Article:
J. R. R. Tolkien did not agree, for he wrote many pages without mention of religion. Most of the heroic fantasy and swords & sorcery books written do not feature any particular religious zeal on the part of their protagonists. Consider Conan, Fafhrd and Grey Mouser, Harold Shea, and the list goes on and on.

I do not agree that it needs be a significant part of the campaign. As AD&D™ games depend on participant input for their character, the detailing of deities and those who serve them is strictly a part of the role playing aspect of the game.

Must all evil characters sound sinister? Does an elf have to be flighty? Need a ranger be lugubrious? Actually, the game system tells you what is necessary for a campaign, but how the campaign is role-played is strictly up to the DM and players.

I’ll admit I don’t know what Gygax means in the last paragraph.3 Gods aren’t necessary. Cool. Got that, agree. Fiction need not match one reader’s view of history. Check. Play it your own damn way. Correctamundo.

But, ah, are elves flighty in conventional views of history? Did evil-aligned personages4 actually speak in a sinister fashion? I’m really not sure what the Father of Roleplaying5 means here, even though I suspect I agree.

I should probably mention that my current campaigns tend to have gods, but I don’t really mention them all that often. I more or less assume that you must believe in something, and that sometimes that something’s real. That sometimes she talks to angels, when she has her little fits, even.

I don’t, though, typically involve gods overmuch. They get little shrines and prayers and sometimes saints6. But my desire to rewrite Dune has dwindled over the years,7 and I’ve simultaneously become very frustrated with playing or playing with Religious Character Who is Crazy Because Religion is Crazy.8

One of the fastest ways, in fact, to turn me off your game9 is to start telling me how important religion is to your setting. I don’t object to it, but if you’re at the place in the creative process where that’s what you’re most passionate about, well, then, I’m in a different place.

And do keep in mind, as I say this, that I’m someone who writes about vampires from a very Catholic perspective for money and enjoys the hell out of it. It’s just that, again, I view religion these days as something of a given.

Nelson, The Simpsons

A game designer

Oh, and if your main original idea is that Christianity Was Wrong, well, then, you can show yourself the door. I’ve got my own opinions on Christianity by the loads, a fair few of them unfriendly, but I nonetheless don’t need another game designer going “ha ha, I wrote the end of the world just slightly different from Revelation, buy this big WoDalike to find out about it.”

Christopher Lee in The Wicker Man

The device I'm employing here is actually a "straw man," but I like this picture better.

Oh, and by the way, sorry, if the Celts were a world superpower I think I’d be awfully tired of them, too, so don’t think “ha ha Christopher Lee was right” is going to sell me on your latest “dark fantasy epic” either.10 And by the way, we all know that fairy tales are dark, that Santa is creepy, and that Lilith was Adam’s first wife.11

God save us.


  1. Upon which I am committing the violence of adding paragraph breaks and footnotes. Just like a real Bible scholar!
  2. Read “noob.”
  3. Which is one of the reasons I gifted him with paragraphs, so that I don’t have to say “that bit where he goes all wibbly right at the end there.”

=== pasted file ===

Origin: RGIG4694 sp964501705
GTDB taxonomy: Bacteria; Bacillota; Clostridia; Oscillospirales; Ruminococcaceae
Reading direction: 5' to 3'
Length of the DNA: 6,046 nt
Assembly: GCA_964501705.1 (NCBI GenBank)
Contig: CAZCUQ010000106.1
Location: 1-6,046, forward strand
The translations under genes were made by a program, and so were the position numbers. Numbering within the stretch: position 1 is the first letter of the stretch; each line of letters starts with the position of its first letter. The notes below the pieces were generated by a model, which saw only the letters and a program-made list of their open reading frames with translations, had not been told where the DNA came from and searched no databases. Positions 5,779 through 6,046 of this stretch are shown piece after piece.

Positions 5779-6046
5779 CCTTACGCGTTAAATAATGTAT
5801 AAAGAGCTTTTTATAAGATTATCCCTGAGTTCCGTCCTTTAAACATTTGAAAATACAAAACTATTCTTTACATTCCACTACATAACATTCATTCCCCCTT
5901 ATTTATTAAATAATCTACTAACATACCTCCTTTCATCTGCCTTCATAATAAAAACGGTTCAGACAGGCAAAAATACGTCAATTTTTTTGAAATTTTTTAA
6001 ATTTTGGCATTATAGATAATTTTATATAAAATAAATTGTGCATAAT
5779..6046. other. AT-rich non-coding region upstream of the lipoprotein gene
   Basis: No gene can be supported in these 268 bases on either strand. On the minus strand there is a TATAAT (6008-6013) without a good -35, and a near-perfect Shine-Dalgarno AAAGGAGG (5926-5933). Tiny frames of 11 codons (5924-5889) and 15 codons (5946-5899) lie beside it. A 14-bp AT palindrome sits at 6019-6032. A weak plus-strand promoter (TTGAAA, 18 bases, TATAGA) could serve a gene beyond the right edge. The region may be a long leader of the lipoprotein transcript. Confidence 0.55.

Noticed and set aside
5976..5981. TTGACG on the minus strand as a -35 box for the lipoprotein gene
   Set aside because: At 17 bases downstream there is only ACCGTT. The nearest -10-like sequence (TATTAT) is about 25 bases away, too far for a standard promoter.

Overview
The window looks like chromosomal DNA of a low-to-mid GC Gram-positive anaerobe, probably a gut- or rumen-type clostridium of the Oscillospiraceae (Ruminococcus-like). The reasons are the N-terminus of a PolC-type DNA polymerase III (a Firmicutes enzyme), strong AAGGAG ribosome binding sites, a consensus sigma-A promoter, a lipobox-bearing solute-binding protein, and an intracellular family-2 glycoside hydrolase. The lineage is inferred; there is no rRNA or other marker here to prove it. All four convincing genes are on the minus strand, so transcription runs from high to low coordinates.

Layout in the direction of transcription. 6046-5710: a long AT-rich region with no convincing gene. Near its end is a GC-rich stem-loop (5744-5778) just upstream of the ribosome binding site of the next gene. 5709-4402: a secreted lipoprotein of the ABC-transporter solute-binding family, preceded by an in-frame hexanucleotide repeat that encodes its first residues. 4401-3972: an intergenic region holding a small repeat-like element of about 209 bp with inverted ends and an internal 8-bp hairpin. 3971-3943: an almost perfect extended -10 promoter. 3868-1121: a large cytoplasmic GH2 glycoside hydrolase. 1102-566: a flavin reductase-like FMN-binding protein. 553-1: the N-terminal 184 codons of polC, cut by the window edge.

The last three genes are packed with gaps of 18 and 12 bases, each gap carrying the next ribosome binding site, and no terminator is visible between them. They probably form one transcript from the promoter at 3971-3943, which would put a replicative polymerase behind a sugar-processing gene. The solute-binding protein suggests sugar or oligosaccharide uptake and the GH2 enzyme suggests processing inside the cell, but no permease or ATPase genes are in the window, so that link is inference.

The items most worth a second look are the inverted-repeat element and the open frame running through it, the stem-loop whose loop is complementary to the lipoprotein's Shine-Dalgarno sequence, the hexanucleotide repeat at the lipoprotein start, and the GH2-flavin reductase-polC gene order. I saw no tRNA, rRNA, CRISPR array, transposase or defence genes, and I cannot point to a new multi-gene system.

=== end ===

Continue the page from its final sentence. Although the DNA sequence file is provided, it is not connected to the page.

4. Such as orcs and Hitler.
  5. Roleplaying has two dads. Deal with it now, and get over it, because one day you’re going to hear about the three-way it had with that goth couple back in the nineties and ALEENA WILL NEVER BE YOUR EMOTIONAL SAFE PLACE AGAIN.
  6. I like saints.
  7. Though, you know, give me a call if you get the RPG license.
  8. One of my many not-insurmountable frustrations with EVE and 40k.
  9. Faster, even, than being a famous goth band who starts your sales pitch by calling me a corporate sellout.
  10. Oh! This is ranting! I see why you do this, Internet!
  11. Well, according to some Roy Thomas of medieval theology, anyway.

Who Waits Forever, Anyway?

More people than care to admit to, and Queen goddamn knew it. I think that’s called irony.1 But there really is a thing that fills our dreams then slips away from us. We call it “the past,” but at one time we were very invested in it as the present and the near-future.2

Nostalgia gets thrown around a lot as an accusation in the gaming community, and there’s no wonder some people are very defensive about it. If someone consistently called me an “employee” as a pejorative, I’d no doubt get defensive about it, regardless of how cheerfully employed I am.

The conventional view, I guess, is that if you’re nostalgic about things, then they really weren’t that good and you’re only fooling yourself now. Shame on you for thinking you were happy.

I think that view’s stupid. There’s a limit to how far nostalgia can go, of course, and the problem with trying to go back is that you’ll find you want to bring people with you and they never remember it quite the same way.

Affection for the past is nevertheless a wonderful and important thing. Our past experiences make us who we are, and if we only ever remembered the shitty ones, we’d only ever be the sum of our unpleasant past.

I don’t think that acknowledging nostalgia for things like old video games or old roleplaying games means that those games weren’t any good. I was surprised, recently, at how good the environmental narrative in Maniac Mansion actually is.3 And I’ll take a stand for the lowly mongbat as one of gaming’s funniest monsters any day you care to name.

Yet, I’m also nostalgic for these things. It’s important not only that they were good, but that I remember them as good. I think, as a gaming community, we should really embrace that.

To quote John Higgins, from the introduction to Elegia: “…nostalgia is a potent and powerful force within the Retro Revival of pencil-and-paper role-playing games.” Yes, it is. We should acknowledge that, and we should harness it. Imagine the hell out of it, sure, but remember what you used to imagine, too.

Playing with old toys isn’t just about remembering the past, but we shouldn’t pretend that remembering the past does, itself, have value. I’m never going to hear “Maria” for the first time again, either. Still a great song, and still precious for its link to the past.

And I’m going to blast the shit out of it until my roommate wakes up.


  1. I think. I’m still technically on irony probation thanks to purchasing Jagged Little Pill in August of 1995.
  2. Yes, my understanding of nostalgia is entirely based on Highlander. You think that’s bad? I learned about true love from The Terminator.
  3. If there’s anyone who can get off my lawn, it’s the Day of the Tentacle kids, but I have a hard time caring about even that.